Re: [108attendees] Introducing the Meetecho Virtual Hum tool

Pete Resnick <> Tue, 28 July 2020 22:01 UTC

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From: "Pete Resnick" <>
To: "Keith Moore" <>
Date: Tue, 28 Jul 2020 16:59:55 -0500
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Subject: Re: [108attendees] Introducing the Meetecho Virtual Hum tool
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On 27 Jul 2020, at 22:48, Keith Moore wrote:

> On 7/27/20 11:23 PM, Bret Jordan wrote:
>> I have yet to see a WG meeting that hasn't used the hum like a vote.

You have obviously never been to a meeting that I've chaired, Bret.

>> We just need to accept the fact that the hum is a pseudo
>> anonymous voting mechanism. Yes we want to believe we are not 
>> voting, but in reality we are. Sorry. Maybe you do not see it, 
>> because you want it to be something it is not.

I think you may have had a very narrow experience of humming in the 
IETF. It does happen that it is used as anonymous voting (and that's 
part of what motivated me to start on RFC 7282), but it's certainly not 
universal, and I doubt that it is a majority of the time. In the 1990s, 
when I started attending IETFs, it was certainly not used as an 
anonymous vote. Post-2000, it definitely got much worse. I do think hums 
are still over-used, and sometimes ill-used, and that is why we've had 
WG Chair lunch sessions on exactly this topic. But I think your 
evaluation of it always being a pseudo vote is way off the mark.

> I have yet to see a WG meeting that /has/ used the hum like a vote.

Well, that's surprising as well. I have seen hums used as more-or-less 
anonymous votes, where the louder hum was taken as the outcome, even 
with a small but significant number of people humming against. But I've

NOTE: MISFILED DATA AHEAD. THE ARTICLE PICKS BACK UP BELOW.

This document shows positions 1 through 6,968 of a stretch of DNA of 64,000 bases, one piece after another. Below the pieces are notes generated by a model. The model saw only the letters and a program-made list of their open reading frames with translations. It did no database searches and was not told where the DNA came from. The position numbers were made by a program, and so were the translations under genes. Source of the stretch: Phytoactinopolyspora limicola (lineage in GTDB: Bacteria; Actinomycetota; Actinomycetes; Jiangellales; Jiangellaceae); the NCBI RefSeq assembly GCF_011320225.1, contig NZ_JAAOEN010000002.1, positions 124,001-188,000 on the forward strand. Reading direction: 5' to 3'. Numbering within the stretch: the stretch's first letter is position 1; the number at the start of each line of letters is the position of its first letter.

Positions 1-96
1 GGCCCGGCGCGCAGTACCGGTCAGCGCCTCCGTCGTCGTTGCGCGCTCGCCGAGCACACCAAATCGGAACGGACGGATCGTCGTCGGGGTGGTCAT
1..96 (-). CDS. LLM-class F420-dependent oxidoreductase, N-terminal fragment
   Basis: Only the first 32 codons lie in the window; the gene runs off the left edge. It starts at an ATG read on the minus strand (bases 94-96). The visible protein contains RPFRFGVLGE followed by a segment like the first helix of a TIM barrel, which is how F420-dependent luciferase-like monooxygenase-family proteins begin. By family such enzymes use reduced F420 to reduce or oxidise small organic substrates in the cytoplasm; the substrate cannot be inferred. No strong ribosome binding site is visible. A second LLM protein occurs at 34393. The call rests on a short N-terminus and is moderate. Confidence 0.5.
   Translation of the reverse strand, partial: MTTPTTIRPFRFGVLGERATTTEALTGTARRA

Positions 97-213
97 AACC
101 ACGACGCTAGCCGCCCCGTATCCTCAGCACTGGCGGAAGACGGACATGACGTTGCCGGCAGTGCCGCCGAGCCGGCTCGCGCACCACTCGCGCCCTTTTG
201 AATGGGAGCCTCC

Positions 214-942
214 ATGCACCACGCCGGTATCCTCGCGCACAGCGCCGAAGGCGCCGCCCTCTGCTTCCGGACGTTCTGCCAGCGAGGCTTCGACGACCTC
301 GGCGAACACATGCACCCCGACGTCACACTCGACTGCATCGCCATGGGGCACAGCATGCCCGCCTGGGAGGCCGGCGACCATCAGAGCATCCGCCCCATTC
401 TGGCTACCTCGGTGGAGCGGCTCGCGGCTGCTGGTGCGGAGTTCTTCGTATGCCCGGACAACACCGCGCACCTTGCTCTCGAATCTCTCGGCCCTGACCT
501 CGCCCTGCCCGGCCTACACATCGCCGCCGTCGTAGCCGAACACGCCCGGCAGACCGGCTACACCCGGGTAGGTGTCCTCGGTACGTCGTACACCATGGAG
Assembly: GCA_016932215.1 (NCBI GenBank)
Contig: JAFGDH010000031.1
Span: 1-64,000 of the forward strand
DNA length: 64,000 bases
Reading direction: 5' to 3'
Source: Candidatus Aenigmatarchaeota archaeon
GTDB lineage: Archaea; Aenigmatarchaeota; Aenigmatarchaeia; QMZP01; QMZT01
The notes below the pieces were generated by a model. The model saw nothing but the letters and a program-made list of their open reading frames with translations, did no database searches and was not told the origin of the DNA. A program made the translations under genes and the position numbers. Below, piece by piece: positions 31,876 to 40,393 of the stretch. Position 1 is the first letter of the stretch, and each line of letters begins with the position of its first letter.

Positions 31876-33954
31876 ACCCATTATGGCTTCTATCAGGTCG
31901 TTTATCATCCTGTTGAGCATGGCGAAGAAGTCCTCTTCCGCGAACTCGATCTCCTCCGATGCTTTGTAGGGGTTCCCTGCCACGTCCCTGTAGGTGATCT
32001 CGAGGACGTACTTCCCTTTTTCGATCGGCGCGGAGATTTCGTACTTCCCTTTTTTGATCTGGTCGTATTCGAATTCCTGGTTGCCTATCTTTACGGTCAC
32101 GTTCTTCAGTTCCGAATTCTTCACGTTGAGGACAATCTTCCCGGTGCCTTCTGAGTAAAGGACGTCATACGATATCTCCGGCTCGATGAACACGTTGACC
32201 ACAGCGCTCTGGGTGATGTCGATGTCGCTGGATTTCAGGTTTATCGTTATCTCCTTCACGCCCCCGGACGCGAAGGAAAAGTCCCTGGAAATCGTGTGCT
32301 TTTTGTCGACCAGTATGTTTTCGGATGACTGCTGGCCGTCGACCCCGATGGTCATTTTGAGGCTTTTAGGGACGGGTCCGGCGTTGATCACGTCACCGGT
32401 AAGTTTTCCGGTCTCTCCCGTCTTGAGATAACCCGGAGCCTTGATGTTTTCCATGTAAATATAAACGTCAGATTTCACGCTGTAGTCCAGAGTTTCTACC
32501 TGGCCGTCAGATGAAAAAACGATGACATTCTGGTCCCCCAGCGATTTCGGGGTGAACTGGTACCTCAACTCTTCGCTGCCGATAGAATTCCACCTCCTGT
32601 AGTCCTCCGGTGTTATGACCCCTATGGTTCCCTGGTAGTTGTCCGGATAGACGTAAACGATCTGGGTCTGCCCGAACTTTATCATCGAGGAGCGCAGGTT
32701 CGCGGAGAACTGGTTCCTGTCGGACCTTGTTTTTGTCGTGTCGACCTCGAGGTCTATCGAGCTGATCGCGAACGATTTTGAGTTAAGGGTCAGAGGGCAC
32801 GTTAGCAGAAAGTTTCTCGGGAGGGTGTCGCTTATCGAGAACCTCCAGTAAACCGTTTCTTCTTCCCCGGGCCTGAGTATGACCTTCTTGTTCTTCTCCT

seen lots of instances of hums being used well, and it seems to have 
improved since 7282 was published.

> Part of the idea of humming is that a simple majority is completely 
> insufficient to justify a decision, and there's no specific threshold 
> for doing so.   Another part of the idea of humming is that each 
> participant can hum at a different volume level according to his or 
> her level support for the question, so that strongly held opinions can 
> carry more weight than weakly held opinions.
> Both of these are useful properties for a group that makes decisions 
> by rough consensus.   For instance, humming isn't as vulnerable as 
> voting to tyranny of the majority.  Of course a hum isn't by itself a 
> determination of rough consensus, but it can be a useful way of 
> determining whether rough consensus is near or distant.

Totally agreed on the above.

Bret, my apologies for being immodest, but I really do think you should 
take Ted's advice and read RFC 7282. It might not represent the WGs 
you've attended (and I'd be interested to hear offline which WGs those 
were), but I do think that many IETF chairs and participants believe 
it's a good guide.

Pete Resnick
All connections to the world are tenuous at best